Pakistan’s Foreign Policy Calibration
Date: November 1, 2013
Second Opinion is Jinnah Institute’s monthly feature on foreign policy and current affairs. The latest issue of Second Opinion combines recommendations by Pakistani experts on foreign policy with observations by international opinion leaders on the course Nawaz Sharif’s government may adopt towards India, Afghanistan and the United States.
n this issue: Dr. Rifaat Hussain, Dr. Samina Ahmed, AVM (r) Shahzad Chaudhry, Moeed Yusuf, Dr. George Perkovich, Stephen Cohen, Amb. Salman Haider, Baijayant Jay Panda, Amb. Masood Khalili, Naheed Farid and Mujahid Kakar.
Please note that the views in this publication do not reflect those of the Jinnah Institute, its Board of Directors, Board of Advisors or management. Unless noted otherwise, all material is property of the Institute. Copyright © Jinnah Institute 2013
Dr. Rifaat Hussain, Visiting Professor, Center for International Security and Cooperation, Stanford University, argued that the new government should pursue a policy of “˜bilateralism’, defined as amity towards all and animosity toward none, and that Pakistan’s national and public interests should be the driving force of this policy. He argued that Pakistan must ensure that its policies truly safeguard its national sovereignty, independence and territorial integrity, in addition to creating international conditions that are conducive to the realisation of citizen’s welfare.
Relations with India would be critical for the new government, according to Dr. Hussain, because of the long history of conflict between India and Pakistan. “Opportunity costs for maintaining antagonistic relations with New Delhi have to be thought through,” he advised and recommended that Pakistan should enunciate a policy of nuclear last resort and give up supporting violence directed against India by Jihadi militant organisations. Furthermore, Pakistan should make every effort that its territory is not used for carrying out violent acts against its neighbours. Such commitments must be reciprocal, he pointed out, and enshrined in a policy document to be jointly signed by both Islamabad and New Delhi.
Dr. Hussain advised that the new government should pursue a policy of peaceful coexistence with Afghanistan and cease claiming any special rights in that country. In his view, Pakistan should try to have a non-aligned Afghanistan and fundamentally commit itself to a peaceful, stable and secure Afghanistan.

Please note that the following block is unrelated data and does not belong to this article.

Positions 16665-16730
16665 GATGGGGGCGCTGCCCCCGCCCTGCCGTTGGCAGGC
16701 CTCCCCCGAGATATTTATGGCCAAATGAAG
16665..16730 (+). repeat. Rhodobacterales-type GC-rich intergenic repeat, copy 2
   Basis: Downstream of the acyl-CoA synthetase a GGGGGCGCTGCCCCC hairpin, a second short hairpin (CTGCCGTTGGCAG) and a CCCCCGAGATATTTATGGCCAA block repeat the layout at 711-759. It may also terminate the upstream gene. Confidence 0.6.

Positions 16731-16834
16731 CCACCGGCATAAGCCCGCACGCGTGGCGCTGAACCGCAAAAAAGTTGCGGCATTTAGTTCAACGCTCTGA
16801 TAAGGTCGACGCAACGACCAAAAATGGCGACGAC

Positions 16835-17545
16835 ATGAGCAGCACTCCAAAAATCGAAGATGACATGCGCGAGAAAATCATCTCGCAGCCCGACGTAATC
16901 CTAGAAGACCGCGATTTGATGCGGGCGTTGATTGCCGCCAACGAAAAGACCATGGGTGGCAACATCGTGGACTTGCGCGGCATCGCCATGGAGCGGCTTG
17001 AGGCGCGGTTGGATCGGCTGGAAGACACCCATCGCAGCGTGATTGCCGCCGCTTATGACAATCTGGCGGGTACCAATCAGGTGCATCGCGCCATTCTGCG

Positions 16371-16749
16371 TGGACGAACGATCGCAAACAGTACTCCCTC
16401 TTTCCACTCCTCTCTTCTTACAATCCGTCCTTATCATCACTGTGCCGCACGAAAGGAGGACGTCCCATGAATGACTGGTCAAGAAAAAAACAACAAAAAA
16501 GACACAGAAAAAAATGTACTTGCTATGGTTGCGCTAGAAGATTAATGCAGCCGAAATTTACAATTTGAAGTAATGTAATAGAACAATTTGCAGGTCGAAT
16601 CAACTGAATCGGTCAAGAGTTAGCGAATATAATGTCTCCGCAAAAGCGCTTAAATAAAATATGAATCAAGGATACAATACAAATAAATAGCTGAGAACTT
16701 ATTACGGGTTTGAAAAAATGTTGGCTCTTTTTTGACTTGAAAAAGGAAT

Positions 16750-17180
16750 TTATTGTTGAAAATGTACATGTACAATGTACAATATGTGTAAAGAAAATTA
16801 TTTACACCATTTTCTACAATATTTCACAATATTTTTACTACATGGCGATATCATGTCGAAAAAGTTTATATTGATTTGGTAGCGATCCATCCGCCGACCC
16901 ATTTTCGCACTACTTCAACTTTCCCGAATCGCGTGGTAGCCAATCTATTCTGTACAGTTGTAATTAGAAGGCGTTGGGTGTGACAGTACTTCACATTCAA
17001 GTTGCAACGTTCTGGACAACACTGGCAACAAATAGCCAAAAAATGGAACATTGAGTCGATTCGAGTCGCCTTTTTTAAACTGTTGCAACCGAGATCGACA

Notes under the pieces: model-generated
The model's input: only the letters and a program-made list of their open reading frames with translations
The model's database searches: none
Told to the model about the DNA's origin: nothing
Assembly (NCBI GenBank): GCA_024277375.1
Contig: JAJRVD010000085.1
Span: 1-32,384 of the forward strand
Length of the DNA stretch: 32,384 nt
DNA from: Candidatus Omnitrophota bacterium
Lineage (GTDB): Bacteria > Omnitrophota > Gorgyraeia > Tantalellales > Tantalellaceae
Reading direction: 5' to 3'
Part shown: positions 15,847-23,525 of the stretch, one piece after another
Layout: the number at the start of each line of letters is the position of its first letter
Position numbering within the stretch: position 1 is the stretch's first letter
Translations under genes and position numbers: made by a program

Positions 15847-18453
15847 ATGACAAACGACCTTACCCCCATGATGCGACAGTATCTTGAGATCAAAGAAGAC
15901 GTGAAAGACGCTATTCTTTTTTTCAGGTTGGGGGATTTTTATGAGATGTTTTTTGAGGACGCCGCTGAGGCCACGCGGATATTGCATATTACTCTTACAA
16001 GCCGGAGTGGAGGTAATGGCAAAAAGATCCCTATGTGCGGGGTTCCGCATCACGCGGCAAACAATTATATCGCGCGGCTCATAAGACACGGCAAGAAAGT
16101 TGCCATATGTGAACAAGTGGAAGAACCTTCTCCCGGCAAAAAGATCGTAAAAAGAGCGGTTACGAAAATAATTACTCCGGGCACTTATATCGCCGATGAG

He also proposed that Islamabad should prevent the emergence of a hostile axis of Washington-New Delhi-Kabul against itself. This necessitates isolating areas of friction and pursuing cooperation with Washington, he advised, adding that Pakistan should stop treating the U.S. as an enemy country in terms of public perception and recognise the limits of American influence in Pakistan. “America is a global player and Pakistan must ensure that it does not end up on the wrong side after the 2014 American withdrawal from Afghanistan,” he cautioned, underscoring the need to “turn inward” and build its economic strength. “Pakistan should give up the illusion of a special relationship with United States and treat American policies in the region on merit…such a strategic rethink is long overdue,” Dr. Hussain stated.
Samina Ahmed, South Asia Project Director for the International Crisis Group, recommended that the new government’spriorities should focus above all on normalising relations with neighbouring India and
Afghanistan. She argued that it was not only essential to implement pledges made to fully normalise economic ties with India, but that the new government must also take steps, with some urgency, against anti-India oriented jihadist groups. She noted that any steps taken to expand economic ties and to improve bilateral relations could be derailed should another major terror attack take place which is traced back to Pakistan. With the 2014 deadline for the end of international combat operations in Afghanistan drawing nearer, Samina Ahmed pointed out it was in Pakistan’s interest to clamp down on cross-border attacks, which would only be possible if the new government has the capacity and the political will to shut down insurgent safe havens. According to her, this would not only help stabilise Afghanistan but would also bear counter-terrorism dividends for Pakistan by preventing home-grown